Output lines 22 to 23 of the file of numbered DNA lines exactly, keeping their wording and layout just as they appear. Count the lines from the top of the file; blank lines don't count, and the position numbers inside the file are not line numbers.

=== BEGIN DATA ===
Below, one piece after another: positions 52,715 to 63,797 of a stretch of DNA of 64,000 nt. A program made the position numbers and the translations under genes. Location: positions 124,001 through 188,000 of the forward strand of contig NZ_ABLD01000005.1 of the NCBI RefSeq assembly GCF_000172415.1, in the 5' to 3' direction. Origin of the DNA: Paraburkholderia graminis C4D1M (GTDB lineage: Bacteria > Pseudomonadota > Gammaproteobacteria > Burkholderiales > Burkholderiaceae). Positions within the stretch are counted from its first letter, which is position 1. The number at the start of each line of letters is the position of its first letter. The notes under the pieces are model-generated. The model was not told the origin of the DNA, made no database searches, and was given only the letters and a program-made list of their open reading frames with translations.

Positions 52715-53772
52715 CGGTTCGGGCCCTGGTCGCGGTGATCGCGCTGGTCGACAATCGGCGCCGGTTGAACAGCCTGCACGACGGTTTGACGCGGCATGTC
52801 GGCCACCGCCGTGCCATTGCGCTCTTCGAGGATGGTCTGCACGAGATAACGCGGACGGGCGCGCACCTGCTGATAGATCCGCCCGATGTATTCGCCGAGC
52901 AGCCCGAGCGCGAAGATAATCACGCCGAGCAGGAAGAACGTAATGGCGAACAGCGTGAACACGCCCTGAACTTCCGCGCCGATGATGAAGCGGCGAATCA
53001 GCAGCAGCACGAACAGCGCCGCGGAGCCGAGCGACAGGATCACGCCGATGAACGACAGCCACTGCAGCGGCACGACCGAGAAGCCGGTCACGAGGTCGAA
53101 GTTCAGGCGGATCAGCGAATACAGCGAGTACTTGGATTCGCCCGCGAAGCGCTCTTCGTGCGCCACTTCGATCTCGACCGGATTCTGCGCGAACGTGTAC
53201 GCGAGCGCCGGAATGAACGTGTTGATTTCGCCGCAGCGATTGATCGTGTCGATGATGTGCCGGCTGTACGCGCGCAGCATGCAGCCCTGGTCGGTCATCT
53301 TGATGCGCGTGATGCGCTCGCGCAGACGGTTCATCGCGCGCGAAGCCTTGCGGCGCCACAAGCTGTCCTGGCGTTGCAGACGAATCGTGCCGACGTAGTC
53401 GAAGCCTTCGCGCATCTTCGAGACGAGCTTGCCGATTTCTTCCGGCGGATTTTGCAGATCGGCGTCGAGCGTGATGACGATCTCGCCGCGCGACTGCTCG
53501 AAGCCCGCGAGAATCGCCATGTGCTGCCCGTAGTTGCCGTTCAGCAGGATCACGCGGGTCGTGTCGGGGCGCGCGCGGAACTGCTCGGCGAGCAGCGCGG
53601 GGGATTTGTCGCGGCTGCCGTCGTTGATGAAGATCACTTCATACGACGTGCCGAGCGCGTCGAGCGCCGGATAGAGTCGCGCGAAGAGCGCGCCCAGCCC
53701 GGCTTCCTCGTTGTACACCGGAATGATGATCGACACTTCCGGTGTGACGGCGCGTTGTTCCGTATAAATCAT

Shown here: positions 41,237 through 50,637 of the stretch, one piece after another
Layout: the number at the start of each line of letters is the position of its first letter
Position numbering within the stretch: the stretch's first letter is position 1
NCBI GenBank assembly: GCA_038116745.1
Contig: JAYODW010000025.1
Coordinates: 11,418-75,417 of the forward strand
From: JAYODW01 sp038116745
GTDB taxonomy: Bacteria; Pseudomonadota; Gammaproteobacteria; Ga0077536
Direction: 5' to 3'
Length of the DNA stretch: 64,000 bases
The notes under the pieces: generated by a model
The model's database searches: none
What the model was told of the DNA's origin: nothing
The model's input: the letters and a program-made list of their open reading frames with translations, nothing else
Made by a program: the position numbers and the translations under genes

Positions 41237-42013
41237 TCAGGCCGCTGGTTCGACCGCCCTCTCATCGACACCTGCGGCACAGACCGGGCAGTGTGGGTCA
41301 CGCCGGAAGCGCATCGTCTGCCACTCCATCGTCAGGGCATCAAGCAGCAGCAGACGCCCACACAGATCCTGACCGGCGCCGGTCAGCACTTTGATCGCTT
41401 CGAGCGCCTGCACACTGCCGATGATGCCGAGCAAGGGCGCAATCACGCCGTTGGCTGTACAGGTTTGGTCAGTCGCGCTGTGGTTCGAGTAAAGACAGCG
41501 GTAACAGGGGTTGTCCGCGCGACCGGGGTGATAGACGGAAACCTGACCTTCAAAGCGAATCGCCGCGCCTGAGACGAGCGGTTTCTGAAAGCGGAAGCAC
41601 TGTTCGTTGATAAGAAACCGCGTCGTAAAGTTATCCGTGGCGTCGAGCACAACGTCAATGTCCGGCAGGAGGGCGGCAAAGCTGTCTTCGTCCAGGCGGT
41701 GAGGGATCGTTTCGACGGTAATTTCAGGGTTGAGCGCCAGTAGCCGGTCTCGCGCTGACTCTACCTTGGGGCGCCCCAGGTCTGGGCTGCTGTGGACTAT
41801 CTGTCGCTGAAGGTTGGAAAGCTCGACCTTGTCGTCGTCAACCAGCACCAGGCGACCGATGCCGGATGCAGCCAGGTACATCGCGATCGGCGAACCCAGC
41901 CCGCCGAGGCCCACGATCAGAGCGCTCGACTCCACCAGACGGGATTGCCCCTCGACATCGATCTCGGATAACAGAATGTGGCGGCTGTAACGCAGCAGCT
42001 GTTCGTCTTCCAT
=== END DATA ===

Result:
Direction: 5' to 3'
Length of the DNA stretch: 64,000 bases